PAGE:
Joe Dolan was as big a star overseas as he was in Ireland, scoring hit records across Europe and beyond. But it was the old Soviet Union, in the dying days of communism, that provided arguably his greatest triumph. In 1978 he became the first pop performer to make a major tour of the USSR, where despite the ban on western music, locals already knew all his hits, writes Michael Quinn.
Joseph Dolan (1939–2007) of Mullingar, County Westmeath, was for over forty years one of Ireland’s best-known pop singers. Known to all as ‘Joe’, such was the exhilarating nature of his on-stage performances that the veracity of the promotional phrase coined later by his manager, Seamus Casey, ‘There’s no show like a Joe show’, was happily accepted by the adoring fans who flocked to his shows.
In 1960, Dolan first joined his older brother, Ben, and other local musicians to form the Drifters showband, and to set about perfecting and combining his powerful and high-pitched voice with an Elvis Presley-style stage act. Ben, the band’s leader, soon realised that his younger brother was a crowd-pleaser and ‘more and more’ moved him centre stage in the band’s performances.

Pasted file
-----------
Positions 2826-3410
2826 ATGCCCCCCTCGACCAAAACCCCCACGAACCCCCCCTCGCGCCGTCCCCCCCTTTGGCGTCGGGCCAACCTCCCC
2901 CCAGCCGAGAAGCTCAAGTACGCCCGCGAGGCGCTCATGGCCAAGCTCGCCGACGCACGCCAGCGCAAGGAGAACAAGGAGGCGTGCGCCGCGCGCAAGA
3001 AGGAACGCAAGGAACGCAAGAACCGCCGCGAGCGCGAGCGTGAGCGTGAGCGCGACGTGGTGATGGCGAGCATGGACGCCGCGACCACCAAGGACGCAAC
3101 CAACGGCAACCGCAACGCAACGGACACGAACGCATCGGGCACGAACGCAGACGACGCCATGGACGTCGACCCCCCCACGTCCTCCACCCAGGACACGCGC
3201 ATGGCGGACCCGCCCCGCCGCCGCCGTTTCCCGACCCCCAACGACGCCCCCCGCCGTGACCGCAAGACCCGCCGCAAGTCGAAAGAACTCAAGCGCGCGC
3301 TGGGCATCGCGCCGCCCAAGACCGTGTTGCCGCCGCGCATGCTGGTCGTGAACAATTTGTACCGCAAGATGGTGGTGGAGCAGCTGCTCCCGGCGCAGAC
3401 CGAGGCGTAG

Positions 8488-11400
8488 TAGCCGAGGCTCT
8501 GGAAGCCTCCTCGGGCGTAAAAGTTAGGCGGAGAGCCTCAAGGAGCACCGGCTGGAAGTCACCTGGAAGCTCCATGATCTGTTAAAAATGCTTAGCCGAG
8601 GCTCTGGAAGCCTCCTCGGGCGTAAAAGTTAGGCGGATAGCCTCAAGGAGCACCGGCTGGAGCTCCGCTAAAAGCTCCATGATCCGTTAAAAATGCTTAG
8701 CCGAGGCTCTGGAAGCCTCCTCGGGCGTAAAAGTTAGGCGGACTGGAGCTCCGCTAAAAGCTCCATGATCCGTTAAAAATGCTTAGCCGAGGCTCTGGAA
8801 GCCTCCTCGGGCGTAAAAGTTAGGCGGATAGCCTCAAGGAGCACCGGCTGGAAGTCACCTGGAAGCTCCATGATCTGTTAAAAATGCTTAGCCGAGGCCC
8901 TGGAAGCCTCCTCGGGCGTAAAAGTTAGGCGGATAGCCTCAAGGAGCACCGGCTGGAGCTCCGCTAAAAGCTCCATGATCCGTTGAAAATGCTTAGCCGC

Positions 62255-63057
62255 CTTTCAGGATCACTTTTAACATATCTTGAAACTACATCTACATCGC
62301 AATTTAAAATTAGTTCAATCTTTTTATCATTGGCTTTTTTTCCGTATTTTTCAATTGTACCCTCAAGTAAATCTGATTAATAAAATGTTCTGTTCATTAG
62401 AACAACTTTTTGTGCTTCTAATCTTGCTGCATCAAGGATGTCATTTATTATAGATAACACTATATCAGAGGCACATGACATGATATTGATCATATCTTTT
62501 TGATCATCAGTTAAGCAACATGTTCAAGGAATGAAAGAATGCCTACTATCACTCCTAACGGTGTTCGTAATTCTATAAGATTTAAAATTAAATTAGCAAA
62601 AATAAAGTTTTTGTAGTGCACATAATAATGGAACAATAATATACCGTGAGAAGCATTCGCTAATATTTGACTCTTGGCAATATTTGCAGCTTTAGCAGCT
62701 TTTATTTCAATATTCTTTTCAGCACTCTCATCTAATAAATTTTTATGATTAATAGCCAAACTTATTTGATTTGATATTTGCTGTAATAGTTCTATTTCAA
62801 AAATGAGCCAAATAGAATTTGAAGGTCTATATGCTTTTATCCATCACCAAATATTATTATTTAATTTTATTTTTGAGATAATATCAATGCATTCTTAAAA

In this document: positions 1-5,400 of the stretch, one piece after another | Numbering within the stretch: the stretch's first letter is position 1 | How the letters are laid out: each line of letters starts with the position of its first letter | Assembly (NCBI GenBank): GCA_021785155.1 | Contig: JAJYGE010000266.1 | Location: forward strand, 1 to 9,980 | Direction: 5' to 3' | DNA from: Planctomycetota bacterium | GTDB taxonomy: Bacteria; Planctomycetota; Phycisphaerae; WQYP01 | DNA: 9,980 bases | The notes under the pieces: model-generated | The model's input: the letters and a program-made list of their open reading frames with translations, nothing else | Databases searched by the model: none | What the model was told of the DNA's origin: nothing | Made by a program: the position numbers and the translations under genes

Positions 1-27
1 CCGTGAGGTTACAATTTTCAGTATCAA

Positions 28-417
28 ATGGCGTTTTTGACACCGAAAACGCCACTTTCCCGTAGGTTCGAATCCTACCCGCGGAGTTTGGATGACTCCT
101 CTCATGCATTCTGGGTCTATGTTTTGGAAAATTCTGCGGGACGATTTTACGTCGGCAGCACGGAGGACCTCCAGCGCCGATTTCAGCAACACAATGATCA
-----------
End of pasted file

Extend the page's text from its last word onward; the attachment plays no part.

They featured regularly on the popular station, Radio Luxembourg, and Joe’s appearance on the BBC’s Top of the Pops, led to a succession of chart hits, including Make Me An Island (1969) and Good Looking Woman (1970).
Following the steady decline of the showband scene in Ireland in the 1960s, the Drifters refocused their appeal by collaborating with an Italian songwriter, Roberto Danova, and co-writer Peter Yellowstone, to cultivate a ‘Europop idiom’. This strategy paid dividends with Europe-wide chart hits that included Sweet Little Rock and Roller (1974) and Lady in Blue (1975) – the latter selling five million copies across the continent, without entering either Irish or British charts.
Dolan increasingly recorded versions of his songs in a number of major European languages and toured extensively.